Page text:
Facebook Insights

Facebook Insights

I look at Facebook Insights every so often to see how well/poorly I am doing. If you are interested in such statistics, which you should be, this post will show you how to analyze your Facebook postings to give you a better “Insight” on how your fans will engage with your future content.



You can look at your Insights and get an immediate visual representation of how you are doing. The default is set to show the last 18 posts, but I recommend looking at your posts from month to month, so you can see your progress. You shouldn’t be measuring your success by the number of Likes you have. I’ve said this before…500 semi-engaged fans are great, but 100 engaged fans are better.

As you can see in the image above, you can export your data into a spreadsheet and really dive into the numbers. I’ll show you how to analyze them, and use that info to help you determine what type of posts you should be posting in the future. I exported data from Ask Big Questions, as I work with them on their social media strategy.

Once you click on Export, a window will pop-up that will allow to choose the date range, the format you would like the report in and the data type. I chose 12/1/2012-12/30/2012; Excel and Post Level Data.

Facebook Insights

Hit download and your spreadsheet will download. Now this is where the fun starts. The spreadsheet has tons of numbers and fields. I’ll explain how you can use this data to cater your future Facebook posts. You can also use it to compare month to month statistics, or even year to year.

You can download this report and follow along with me, or you can download your page’s report. The Ask Big Questions report is available for download here. You’ll need to download it and not view it via Drop Box. Highlighted below are fields that I think are the most important as the spreadsheet a lot of fields.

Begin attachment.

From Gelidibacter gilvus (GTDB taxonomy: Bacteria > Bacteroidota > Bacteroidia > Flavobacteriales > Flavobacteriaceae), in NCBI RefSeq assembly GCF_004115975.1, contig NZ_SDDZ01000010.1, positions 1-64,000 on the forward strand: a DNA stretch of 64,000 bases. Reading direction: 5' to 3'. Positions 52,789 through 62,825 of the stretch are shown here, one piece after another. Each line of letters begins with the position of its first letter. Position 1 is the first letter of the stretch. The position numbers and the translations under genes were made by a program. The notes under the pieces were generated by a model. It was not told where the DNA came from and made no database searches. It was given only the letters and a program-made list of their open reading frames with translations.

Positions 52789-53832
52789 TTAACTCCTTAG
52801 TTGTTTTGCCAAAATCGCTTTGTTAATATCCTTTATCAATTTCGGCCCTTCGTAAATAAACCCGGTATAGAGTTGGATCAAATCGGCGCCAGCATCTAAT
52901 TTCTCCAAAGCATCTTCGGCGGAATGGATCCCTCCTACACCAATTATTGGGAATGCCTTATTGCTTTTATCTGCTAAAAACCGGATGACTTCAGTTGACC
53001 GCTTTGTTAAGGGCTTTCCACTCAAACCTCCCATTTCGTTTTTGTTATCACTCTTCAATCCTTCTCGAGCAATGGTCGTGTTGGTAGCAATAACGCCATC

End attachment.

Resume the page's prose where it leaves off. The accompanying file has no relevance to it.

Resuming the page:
NOTE: The lifetime of a post is 28 days. The numbers reflected are measured from 28 days after the post. Ex. If you post on January 1, 2013, the numbers will be calculated until January 28th, 2013.

Permalink – Link to the post if you want to look at it again

Post Message – What you actually posted.

Type – Was it a link, a picture, a video or a status update?

Posted – The date and time it was posted. This could be handy to see when the best time to post is if you see a correlation.

Lifetime Total Reach –

Lifetime total reach


I sorted the spreadsheet by this field and this was the post that had the highest total reach in this data set (12/1/2013-12/30/12). Reach is determined by the number of unique users that saw your post (within the first 28 days). A question was asked, which evokes engagement. Need to increase your engagement? Try asking a question.

Lifetime Post Organic Reach – The number of unique users that saw your post in their newsfeed, ticker (newsfeed on the right side in the chat window) or by going to your page. For this post, the metric is 366. It is less than 367 because someone who is not a fan of Ask Big Questions saw this post.

Lifetime Paid Reach – As you can see, at the bottom right of the post, you can pay to promote. This metric shows how many people saw your posts because you paid. This post was not promoted, so the number is 0.